• 3 min read

There’s been an accident at our workplace – do we need to report it?


In certain circumstances, employers, self-employed individuals and people in control of work premises have an obligation to report serious accidents.

The relevant legislation is the Reporting of Injuries, Diseases and Dangerous Occurrences Regulations 2013; you may have seen the regulations referred to as ‘RIDDOR’.

Is every accident reportable?

No, not every accident is reportable.

Under RIDDOR, a death or injury needs to be reported when:

  • a work-related accident causes death or injury; and
  • in the case of an injury, it is one listed in RIDDOR as being reportable.

What is an ‘accident’ and is it ‘work-related’?

According to the Health and Safety Executive (HSE), “There must be an identifiable external event that causes the injury, e.g. a falling object striking someone”. RIDDOR clarifies that an accident “includes an act of non-consensual physical violence done to a person at work”.

RIDDOR defines a “work-related accident” as “an accident arising out of or in connection with work”. It goes on to clarify that this includes an accident “attributable to”:

  • the way in which the work was being carried out;
  • the plant or substances being used for the work; or
  • the condition of the premises being used.

What type of injuries are reportable?

The full list is set out in RIDDOR, but here are some examples of the types of injuries which are reportable if suffered by a person as a result of a work-related accident.

In relation to a person at work (a worker):

  • a fractured bone (other than a finger, thumb or toe);
  • amputation of an arm, hand, finger, thumb, leg, foot or toe; or
  • any crush injury to the head or torso causing damage to the brain or internal organs in the chest or abdomen.

The reporting obligation also arises when a person at work is “incapacitated for routine work” (i.e. they are away from work or can’t perform their normal duties) for more than seven consecutive days because of an injury arising from a work-related accident. The seven-day period starts on the day after the accident and includes weekends.

In relation to a person who is not at work (for example a member of the public):

Where a person suffers an injury which results in them being taken from the site of the accident directly to a hospital for treatment for that injury.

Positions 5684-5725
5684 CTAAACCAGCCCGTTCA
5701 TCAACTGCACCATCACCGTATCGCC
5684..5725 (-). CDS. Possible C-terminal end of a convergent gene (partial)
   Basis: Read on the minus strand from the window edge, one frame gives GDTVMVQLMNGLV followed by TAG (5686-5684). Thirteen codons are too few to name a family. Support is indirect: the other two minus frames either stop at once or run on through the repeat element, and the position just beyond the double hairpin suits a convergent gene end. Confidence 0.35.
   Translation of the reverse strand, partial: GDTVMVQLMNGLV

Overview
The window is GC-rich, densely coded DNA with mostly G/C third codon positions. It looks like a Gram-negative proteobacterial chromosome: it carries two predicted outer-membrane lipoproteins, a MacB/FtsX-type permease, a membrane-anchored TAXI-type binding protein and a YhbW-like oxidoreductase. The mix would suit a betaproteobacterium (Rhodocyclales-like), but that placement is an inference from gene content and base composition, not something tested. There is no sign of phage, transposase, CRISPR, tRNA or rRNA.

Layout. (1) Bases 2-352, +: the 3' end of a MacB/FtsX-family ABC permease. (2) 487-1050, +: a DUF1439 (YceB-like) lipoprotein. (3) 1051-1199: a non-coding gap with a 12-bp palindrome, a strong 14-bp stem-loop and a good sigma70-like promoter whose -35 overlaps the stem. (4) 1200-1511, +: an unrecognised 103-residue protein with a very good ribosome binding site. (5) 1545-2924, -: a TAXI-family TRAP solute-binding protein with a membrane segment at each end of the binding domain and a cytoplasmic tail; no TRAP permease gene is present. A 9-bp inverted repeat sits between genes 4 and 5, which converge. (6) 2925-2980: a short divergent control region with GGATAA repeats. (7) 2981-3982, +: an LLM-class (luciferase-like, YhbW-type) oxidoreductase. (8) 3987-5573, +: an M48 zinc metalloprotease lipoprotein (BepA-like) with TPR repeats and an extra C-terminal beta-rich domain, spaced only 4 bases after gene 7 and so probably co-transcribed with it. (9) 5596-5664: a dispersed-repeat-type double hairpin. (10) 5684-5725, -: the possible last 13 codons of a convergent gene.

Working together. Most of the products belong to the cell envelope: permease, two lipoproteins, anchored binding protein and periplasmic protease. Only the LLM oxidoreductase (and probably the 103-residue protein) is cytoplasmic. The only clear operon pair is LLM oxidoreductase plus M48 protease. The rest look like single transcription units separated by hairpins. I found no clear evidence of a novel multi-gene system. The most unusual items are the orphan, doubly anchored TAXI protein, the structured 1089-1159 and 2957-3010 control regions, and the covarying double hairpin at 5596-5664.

In relation to any person:

Where a person dies as a result of a work-related accident.

There are some exceptions when the injury or death of a person does not need to be reported, for example where this involves the movement of a vehicle on a public road (although even with this there are occasions when an accident does need to be reported, for example, where it involves the loading or unloading of the vehicle).

How long do we have to report the accident?

Where a person is incapacitated for routine work for more than seven days, you must report the accident to the relevant enforcing authority (the HSE or a local authority) as soon as practicable and in any event within fifteen days of the accident.

Otherwise, you must notify the relevant enforcing authority of the reportable accident by the “quickest practical means without delay” and send a report within ten days of the accident.

How do we report the accident?

There are online report forms that can be completed via the HSE website here. There is also a telephone service for reporting fatalities and certain specified injuries during weekday business hours and a number for an out of hours duty officer if the work-related accident results in a death, multiple casualties or major disruption (these can also be found on the HSE website).

What if we are not sure whether to report?

Deciding whether or not to make a RIDDOR report is sometimes not clear cut. For example, you may not know how bad an injury is (and therefore whether if it is an injury that needs reporting under RIDDOR). You may be unsure whether a member of the public injured at your work premises has received treatment at hospital for their injury (they may only have been examined). You may even be questioning whether you are the right person to make the report (if for example, the accident involved an agency worker).

If in doubt about whether to report or what to put in the report, you should seek legal advice. Do not feel pressurised into making a report if you are not sure and you have not taken legal advice. Admissions made in a RIDDOR report may be used as evidence in any subsequent criminal and/or civil proceedings.

What if we don’t report when we should have done?

Failure to report a reportable accident is a criminal offence. The maximum penalty is an unlimited fine for organisations and an unlimited fine and/or two years imprisonment for individuals.

If you need assistance with understanding your legal obligations regarding reporting an accident in the workplace, then please get in touch with us on 0800 2800 421 or contact us here and we will be pleased to help.

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